"The origins of vichyssoise are a subject of debate among culinary historians; Julia Child called it "an American invention", whereas others observe that "the origin of the soup is questionable in whether it's genuinely French or an American creation"
"Louis Diat, a chef at the Ritz-Carlton in New York City, is most often credited with its [re]invention. In 1950, Diat told New Yorker magazine: In the summer of 1917, when I had been at the Ritz seven years, I reflected upon the potato and leek soup of my childhood which my mother and grandmother used to make."
"I recalled how during the summer my older brother and I used to cool it off by pouring in cold milk and how delicious it was. I resolved to make something of the sort for the patrons of the Ritz."
"The same article explains that the soup was first titled crème vichyssoise glacée - then, after the restaurant's menu changed from French to English in 1930, cream vichyssoise glacée. Diat named it after Vichy, a town not far from his home town of Montmarault, France."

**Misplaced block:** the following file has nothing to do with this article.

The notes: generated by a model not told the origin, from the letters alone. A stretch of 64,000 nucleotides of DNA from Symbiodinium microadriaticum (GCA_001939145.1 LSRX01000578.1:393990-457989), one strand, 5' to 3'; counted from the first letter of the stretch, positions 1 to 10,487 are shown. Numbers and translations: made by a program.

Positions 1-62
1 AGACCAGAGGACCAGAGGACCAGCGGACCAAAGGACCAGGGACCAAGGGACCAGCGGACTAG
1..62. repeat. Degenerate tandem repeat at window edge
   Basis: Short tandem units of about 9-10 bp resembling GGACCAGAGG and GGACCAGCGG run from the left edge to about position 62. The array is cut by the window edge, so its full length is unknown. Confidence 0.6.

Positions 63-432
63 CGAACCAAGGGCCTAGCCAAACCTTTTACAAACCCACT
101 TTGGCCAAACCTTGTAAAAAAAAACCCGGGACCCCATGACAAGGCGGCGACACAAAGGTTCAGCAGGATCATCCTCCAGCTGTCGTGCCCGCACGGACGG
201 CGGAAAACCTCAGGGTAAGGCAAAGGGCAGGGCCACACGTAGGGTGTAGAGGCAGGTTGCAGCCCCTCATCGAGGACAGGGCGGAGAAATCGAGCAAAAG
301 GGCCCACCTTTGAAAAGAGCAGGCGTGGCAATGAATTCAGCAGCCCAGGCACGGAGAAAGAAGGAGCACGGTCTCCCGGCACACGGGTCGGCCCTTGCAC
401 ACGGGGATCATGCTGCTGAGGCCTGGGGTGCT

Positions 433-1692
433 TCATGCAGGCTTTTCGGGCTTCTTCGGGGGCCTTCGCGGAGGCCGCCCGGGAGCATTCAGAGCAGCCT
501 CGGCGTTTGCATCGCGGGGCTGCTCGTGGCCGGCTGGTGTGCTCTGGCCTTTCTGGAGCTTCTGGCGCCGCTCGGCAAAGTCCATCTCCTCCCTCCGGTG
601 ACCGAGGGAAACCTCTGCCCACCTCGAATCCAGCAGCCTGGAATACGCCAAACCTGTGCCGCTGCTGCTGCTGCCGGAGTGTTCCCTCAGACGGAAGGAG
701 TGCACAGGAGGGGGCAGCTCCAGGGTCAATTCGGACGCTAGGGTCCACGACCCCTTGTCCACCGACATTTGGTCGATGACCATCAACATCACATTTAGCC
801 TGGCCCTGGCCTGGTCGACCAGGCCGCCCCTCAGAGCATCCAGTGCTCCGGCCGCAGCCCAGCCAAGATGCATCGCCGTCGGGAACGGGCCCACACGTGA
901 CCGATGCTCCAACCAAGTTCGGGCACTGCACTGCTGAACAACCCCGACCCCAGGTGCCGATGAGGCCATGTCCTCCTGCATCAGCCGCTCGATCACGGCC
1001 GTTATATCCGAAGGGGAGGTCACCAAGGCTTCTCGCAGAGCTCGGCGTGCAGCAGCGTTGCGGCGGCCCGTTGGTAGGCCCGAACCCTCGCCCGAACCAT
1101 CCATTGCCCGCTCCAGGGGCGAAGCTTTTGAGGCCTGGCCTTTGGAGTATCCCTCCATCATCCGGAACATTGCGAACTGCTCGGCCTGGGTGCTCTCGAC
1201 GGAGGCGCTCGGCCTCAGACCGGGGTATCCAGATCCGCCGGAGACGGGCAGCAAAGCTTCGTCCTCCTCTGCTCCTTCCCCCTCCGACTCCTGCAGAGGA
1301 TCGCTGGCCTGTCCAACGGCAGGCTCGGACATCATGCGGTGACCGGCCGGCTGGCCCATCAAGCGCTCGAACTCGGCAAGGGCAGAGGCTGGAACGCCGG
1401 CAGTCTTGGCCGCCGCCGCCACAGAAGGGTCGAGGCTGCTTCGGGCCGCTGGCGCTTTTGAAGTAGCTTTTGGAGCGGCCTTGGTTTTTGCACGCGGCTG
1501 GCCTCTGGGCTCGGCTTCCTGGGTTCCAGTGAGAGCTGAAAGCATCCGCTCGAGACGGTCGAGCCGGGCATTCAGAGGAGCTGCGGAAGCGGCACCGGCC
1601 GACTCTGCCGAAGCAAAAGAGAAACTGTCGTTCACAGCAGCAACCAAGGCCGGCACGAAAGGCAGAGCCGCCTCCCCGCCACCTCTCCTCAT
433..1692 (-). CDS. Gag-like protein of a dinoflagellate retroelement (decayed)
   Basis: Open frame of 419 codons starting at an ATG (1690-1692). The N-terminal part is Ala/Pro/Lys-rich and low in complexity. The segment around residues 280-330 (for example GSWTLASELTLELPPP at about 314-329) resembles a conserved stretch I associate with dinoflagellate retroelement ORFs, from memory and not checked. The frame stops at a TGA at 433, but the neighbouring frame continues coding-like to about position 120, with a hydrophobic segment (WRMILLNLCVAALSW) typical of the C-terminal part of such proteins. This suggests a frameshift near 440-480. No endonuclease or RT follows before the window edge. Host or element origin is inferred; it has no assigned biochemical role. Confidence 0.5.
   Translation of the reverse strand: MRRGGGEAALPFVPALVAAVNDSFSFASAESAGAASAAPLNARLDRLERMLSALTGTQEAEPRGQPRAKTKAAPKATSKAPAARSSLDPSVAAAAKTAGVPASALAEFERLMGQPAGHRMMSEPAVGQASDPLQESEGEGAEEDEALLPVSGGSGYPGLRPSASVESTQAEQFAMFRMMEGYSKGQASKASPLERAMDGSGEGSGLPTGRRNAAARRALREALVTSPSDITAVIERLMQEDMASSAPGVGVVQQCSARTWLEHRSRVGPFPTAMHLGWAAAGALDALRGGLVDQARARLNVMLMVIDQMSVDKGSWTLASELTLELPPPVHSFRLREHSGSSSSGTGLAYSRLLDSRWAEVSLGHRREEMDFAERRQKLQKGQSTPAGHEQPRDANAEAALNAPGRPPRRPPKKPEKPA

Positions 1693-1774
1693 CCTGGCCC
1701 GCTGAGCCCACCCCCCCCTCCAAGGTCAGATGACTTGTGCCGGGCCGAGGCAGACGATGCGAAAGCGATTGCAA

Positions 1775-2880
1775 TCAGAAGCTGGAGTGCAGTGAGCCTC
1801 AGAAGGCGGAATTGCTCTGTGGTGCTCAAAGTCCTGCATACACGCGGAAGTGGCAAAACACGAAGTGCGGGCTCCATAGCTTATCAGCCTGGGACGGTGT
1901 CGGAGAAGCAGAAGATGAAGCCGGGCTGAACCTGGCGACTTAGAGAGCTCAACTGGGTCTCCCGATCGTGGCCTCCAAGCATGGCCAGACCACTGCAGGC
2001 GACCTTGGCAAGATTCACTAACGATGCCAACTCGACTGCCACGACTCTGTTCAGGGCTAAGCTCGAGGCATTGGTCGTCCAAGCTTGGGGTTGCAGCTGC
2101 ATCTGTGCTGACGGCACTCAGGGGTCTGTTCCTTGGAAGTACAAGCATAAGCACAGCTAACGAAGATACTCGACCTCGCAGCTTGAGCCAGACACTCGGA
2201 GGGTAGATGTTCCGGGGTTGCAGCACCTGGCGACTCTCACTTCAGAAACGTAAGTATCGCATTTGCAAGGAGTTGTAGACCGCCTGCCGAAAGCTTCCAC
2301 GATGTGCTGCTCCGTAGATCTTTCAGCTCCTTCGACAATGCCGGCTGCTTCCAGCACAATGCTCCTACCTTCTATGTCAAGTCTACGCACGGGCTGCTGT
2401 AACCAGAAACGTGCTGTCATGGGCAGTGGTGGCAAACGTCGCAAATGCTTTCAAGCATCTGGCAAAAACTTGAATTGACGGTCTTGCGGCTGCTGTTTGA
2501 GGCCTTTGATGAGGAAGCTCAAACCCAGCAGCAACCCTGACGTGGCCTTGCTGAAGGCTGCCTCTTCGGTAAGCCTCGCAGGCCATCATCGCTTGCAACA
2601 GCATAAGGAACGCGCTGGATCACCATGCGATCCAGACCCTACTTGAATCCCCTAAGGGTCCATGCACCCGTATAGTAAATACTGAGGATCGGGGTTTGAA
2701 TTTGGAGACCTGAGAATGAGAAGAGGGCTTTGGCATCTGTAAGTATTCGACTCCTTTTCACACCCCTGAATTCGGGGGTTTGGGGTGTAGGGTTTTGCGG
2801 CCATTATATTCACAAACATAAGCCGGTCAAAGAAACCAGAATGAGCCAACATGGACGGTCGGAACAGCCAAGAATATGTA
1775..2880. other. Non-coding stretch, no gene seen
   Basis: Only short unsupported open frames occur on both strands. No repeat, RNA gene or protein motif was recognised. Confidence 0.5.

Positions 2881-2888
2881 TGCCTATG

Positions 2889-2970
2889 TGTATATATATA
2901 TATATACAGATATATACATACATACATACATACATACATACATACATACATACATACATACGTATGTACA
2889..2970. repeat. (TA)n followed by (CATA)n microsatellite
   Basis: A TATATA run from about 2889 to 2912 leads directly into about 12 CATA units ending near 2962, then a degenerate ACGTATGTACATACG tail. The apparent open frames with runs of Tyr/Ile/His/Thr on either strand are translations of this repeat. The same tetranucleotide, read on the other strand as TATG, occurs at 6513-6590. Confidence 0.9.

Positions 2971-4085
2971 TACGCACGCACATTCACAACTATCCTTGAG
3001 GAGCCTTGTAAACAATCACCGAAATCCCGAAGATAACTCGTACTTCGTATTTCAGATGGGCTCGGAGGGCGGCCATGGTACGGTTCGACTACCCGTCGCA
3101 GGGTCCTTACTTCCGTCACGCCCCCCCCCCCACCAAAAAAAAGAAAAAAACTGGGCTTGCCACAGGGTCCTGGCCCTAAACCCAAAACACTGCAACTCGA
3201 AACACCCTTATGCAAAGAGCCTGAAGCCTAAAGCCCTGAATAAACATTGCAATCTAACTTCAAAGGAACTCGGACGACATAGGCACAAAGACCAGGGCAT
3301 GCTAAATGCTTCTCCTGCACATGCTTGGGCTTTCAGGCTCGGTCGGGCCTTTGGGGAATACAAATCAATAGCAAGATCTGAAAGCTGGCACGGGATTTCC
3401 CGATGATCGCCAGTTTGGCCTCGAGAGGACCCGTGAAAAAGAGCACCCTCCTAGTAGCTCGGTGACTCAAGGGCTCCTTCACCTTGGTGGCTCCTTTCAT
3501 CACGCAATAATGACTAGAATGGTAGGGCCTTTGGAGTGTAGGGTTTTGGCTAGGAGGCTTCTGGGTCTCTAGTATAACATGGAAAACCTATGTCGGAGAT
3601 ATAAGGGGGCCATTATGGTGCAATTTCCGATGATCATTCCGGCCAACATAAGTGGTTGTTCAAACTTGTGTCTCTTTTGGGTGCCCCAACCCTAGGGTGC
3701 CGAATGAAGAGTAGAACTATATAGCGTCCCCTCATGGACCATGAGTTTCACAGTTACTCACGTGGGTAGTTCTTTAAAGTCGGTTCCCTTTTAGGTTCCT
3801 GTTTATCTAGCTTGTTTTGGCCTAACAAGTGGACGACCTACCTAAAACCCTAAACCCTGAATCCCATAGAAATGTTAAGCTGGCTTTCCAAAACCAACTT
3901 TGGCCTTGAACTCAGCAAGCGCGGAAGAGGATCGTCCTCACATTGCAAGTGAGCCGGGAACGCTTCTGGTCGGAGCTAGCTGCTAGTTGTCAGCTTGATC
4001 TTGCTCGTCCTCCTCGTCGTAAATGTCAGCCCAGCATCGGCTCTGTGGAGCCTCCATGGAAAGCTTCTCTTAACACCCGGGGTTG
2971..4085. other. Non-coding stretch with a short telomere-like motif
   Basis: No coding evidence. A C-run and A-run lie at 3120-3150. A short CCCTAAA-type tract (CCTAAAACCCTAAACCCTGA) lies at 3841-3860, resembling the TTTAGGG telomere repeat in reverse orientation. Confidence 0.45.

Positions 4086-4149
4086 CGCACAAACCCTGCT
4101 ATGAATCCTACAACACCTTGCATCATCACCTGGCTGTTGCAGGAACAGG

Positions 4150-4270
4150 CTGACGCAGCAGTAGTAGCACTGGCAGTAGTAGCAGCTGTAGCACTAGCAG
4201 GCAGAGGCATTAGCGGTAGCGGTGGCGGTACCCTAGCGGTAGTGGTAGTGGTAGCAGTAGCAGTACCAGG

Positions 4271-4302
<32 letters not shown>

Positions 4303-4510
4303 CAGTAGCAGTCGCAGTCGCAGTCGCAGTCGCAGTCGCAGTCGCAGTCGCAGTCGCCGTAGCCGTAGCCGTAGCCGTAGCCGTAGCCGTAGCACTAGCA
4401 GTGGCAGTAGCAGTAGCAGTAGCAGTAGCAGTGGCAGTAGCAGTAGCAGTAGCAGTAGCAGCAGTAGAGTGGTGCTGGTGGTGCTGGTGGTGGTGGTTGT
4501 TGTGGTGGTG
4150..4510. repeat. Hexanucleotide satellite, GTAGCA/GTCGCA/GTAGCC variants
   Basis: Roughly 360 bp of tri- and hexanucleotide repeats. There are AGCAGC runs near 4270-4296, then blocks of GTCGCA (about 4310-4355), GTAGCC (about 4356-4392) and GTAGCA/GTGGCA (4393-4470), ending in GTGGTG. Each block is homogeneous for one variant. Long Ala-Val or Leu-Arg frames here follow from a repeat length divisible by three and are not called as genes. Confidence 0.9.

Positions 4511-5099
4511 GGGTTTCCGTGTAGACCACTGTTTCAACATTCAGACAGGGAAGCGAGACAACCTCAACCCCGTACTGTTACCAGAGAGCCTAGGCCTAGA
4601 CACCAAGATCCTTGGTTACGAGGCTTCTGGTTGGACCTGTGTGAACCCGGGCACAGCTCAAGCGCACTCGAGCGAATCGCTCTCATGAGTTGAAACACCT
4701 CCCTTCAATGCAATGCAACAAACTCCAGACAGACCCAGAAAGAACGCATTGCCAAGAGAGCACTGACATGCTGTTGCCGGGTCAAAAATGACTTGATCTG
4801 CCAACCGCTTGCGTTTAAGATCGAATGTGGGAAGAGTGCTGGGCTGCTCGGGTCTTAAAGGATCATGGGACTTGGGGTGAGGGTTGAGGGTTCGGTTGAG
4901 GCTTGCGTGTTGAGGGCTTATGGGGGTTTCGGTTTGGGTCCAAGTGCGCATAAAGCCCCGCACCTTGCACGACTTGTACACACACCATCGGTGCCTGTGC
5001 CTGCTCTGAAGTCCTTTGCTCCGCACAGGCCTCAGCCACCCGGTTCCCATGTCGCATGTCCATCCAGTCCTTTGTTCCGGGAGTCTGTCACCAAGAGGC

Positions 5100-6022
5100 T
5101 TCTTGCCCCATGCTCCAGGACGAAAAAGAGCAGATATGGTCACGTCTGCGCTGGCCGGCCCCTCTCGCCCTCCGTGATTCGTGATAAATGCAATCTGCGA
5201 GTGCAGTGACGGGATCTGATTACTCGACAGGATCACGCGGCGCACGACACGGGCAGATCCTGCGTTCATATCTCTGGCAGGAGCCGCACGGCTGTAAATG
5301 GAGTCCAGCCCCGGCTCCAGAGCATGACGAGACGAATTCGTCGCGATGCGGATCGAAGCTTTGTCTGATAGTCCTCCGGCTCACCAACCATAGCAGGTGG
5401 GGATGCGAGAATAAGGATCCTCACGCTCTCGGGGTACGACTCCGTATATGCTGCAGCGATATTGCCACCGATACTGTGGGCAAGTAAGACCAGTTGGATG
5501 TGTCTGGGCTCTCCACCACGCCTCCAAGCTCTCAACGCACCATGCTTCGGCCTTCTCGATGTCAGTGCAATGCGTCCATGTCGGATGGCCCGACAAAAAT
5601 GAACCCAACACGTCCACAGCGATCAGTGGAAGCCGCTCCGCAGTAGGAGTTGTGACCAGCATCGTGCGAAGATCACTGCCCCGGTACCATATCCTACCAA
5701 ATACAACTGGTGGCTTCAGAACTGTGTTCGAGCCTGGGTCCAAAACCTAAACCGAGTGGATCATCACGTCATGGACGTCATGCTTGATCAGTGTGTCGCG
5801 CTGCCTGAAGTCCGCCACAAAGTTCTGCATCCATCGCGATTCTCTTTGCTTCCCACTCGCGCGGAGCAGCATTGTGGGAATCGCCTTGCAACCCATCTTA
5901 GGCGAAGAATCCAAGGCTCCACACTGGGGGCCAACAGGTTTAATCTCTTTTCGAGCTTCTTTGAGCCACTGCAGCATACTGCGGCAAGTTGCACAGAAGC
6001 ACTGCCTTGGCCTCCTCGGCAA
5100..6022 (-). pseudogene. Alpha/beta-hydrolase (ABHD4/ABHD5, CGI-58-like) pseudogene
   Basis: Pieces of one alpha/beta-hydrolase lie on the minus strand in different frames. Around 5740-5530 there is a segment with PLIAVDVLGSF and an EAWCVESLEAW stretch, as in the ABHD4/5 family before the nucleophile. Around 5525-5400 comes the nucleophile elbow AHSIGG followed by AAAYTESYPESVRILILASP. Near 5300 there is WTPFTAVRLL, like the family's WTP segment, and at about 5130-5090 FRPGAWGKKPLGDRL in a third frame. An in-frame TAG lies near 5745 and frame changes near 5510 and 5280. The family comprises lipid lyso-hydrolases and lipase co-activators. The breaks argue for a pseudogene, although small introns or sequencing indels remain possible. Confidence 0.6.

"Earlier, French chef Jules Gouffé created a recipe for a hot potato and leek soup, publishing a version in Royal Cookery ."
|From 1001 Dairy Dishes From The Sealtest Kitchens|
|4 Medium Potatoes diced|
3 Medium Onions sliced
1 1/3 Cups Canned Condensed
Cream Of Chicken Soup
1 Tablespoon Butter
|3 1/2 Cups Of Sealtest* Milk|
1/4 Cup Sealtest Heavy Cream
Salt And Pepper To Taste
Sealtest Sour Cream
Cook potatoes and onions in small amount of boiling salted water until soft. Press through sieve into double boiler. Add chicken soup, butter, milk, cream; mix well. Heat over boiling water, stirring until blended. Season with salt and pepper. Serve hot or icy cold. If served cold, beat until smooth before serving. Garnish with a dab of sour cream and chopped chives. 6 to 8 generous servings. Note: For curry lovers season the sour cream with a smidgeon of curry powder.
Text Credits: Wikipedia Free Google eBooks
Image Credit: Flickr